CSST needs bonded

CSST Background

Many homes built between 1990 and 2010 have yellow flexible gas lines installed known as CSST. Corrugated Stainless Steel Tubing was a new product that often replaced the threaded black pipe gas lines in new construction

The flexibility of CSST made it easier and more efficient to install and run through the different places in the house. It also involves the use of significantly fewer fittings, reducing areas for leaks to develop. This was a definite advantage as homes began to have gas fireplaces and gas stoves installed in multiple locations – often quite a ways away from the gas line entrance in the house.

However, the biggest disadvantage to CSST Gas lines is the safety hazard they pose if not properly bonded. 

Safety Hazards

As new building materials are developed, our awareness of potential issues sometimes lags behind. Over time we learn of the disadvantages of certain products, sometimes with disastrous consequences. This was the case with CSST gas lines.

CSST gas lines are prone to potential damage if there is a nearby lightning strike. The lightning can cause arcing which can lead to pinhole leaks in the flexible gas line. A leaking gas line is obviously a very serious concern. 

CSST Solutions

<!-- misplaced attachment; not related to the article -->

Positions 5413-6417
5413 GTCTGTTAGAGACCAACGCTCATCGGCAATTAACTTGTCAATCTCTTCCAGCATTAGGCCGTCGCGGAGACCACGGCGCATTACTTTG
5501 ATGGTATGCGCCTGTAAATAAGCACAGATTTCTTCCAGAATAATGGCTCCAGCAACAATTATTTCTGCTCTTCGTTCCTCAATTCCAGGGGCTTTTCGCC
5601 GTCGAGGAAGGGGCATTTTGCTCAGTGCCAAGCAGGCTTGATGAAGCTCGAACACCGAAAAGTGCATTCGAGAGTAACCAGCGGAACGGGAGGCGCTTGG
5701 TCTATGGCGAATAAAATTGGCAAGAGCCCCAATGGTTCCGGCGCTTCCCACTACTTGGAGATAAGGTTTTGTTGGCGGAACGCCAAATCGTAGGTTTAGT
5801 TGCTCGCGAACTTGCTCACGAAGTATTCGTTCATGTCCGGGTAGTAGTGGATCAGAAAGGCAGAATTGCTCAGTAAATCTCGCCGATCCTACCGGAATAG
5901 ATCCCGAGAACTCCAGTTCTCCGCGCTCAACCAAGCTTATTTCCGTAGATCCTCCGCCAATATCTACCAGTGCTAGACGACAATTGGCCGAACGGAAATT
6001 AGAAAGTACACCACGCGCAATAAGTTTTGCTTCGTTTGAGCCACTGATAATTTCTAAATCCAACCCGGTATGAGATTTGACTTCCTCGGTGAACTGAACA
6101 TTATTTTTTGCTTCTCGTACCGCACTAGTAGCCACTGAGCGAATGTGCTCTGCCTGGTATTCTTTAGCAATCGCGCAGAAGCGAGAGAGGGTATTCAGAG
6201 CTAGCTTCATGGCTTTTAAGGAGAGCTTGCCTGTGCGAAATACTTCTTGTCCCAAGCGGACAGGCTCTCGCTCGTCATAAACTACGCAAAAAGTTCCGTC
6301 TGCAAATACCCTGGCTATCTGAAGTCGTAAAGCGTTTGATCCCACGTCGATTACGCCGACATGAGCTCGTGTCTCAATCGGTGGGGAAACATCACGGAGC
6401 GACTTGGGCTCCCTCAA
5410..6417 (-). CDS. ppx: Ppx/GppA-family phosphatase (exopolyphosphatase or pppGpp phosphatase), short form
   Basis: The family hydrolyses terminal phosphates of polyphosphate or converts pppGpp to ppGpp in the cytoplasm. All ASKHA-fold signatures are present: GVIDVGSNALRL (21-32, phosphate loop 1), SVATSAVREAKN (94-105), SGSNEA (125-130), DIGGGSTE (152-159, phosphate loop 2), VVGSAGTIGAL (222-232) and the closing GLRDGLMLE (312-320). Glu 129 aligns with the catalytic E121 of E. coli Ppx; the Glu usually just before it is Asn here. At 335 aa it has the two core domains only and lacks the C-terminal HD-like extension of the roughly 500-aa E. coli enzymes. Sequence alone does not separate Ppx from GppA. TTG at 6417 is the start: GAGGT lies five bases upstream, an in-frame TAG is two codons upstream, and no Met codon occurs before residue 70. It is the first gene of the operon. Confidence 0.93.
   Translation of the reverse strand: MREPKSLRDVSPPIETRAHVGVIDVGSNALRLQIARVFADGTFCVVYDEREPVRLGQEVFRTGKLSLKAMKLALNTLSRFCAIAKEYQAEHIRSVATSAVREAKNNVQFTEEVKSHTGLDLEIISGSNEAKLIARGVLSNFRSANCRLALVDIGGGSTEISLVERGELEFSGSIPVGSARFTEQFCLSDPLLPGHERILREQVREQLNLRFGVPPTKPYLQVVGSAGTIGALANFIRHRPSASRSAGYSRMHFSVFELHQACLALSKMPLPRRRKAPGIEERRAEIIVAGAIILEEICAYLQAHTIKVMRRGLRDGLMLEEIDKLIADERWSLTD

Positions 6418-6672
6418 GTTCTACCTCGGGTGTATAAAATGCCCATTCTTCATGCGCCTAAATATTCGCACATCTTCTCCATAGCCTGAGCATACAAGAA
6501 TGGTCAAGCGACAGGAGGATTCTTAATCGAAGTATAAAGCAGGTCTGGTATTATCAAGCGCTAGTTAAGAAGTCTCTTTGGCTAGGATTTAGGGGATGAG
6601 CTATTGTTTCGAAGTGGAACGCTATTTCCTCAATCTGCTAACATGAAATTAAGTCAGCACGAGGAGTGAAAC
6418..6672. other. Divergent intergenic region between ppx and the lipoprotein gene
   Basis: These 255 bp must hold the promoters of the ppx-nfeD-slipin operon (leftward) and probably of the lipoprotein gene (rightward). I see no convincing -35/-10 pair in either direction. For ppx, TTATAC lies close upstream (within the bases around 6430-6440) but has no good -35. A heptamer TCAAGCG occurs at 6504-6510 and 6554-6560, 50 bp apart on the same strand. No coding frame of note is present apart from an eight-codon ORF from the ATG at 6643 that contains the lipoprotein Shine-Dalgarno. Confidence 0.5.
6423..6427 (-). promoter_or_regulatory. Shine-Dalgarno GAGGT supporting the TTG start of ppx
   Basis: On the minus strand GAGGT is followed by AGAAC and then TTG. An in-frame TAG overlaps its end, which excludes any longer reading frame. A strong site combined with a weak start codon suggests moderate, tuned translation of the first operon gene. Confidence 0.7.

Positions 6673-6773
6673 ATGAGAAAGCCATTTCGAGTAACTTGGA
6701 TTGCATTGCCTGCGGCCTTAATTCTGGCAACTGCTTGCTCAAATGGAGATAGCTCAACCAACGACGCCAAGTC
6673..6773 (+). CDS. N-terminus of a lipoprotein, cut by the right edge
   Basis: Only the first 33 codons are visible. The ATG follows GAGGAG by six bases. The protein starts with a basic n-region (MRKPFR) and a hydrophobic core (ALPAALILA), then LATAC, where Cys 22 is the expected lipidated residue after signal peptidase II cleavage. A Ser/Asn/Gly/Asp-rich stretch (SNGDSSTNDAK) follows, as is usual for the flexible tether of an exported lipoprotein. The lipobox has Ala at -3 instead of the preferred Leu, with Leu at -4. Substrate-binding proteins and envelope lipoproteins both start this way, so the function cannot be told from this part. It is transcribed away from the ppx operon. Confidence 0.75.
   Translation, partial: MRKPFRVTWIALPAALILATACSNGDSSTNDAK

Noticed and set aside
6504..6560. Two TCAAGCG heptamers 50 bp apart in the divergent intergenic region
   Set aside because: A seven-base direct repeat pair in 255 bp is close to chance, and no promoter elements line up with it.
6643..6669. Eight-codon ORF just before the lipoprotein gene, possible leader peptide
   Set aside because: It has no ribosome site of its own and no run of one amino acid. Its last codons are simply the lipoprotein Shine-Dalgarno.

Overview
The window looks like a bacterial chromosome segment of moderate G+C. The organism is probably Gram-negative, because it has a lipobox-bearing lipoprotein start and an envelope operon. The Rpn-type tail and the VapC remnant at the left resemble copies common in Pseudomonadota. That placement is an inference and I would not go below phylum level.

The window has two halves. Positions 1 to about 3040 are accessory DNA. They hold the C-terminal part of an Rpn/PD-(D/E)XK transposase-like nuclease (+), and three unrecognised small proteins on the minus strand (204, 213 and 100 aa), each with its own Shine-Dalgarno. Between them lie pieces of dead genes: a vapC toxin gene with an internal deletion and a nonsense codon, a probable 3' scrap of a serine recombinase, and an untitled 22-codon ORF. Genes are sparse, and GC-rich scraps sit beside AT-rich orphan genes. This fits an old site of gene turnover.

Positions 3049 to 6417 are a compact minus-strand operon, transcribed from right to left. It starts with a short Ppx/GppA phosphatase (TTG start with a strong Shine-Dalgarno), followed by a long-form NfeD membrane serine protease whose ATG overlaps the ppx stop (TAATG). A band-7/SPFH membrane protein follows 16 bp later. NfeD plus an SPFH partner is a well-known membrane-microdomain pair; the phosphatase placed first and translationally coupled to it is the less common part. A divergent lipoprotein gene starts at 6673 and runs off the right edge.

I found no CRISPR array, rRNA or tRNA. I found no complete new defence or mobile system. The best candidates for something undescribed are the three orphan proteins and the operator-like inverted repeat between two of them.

The solution to preventing these leaks and reducing potential damage is to have the gas line bonded. Bonding of the gas line typically involves an electrical grounding/bonding clamp installed on the rigid portion of the gas line. This clamp is then connected with a bonding wire to the electrical grounding system in the house. This bonding greatly reduces the risks associated with lightning strikes.

The majority of houses we inspect with CSST gas lines installed have yet to be bonded. The gas lines were often installed before our knowledge of their need to be bonded. Consequently, the lack of bonding of CSST gas lines is a common issue that will show up as a safety hazard on a home inspection report and should be taken seriously. 

CSST Bonding

Generally, the bonding process is fairly straightforward (depending on the location of the gas line and electrical ground system in the house). We recommend contacting a licensed electrician to perform this work. Having a gas line bonded typically costs between $100-$300.

In addition to the yellow CSST gas line originally available, a newer black CSST gas line includes an arc shield in its construction to eliminate the need for bonding. However, many municipalities are now requiring that this black gas line also be bonded. We recommend checking with your local municipality about their codes and regulations regarding gas line bonding.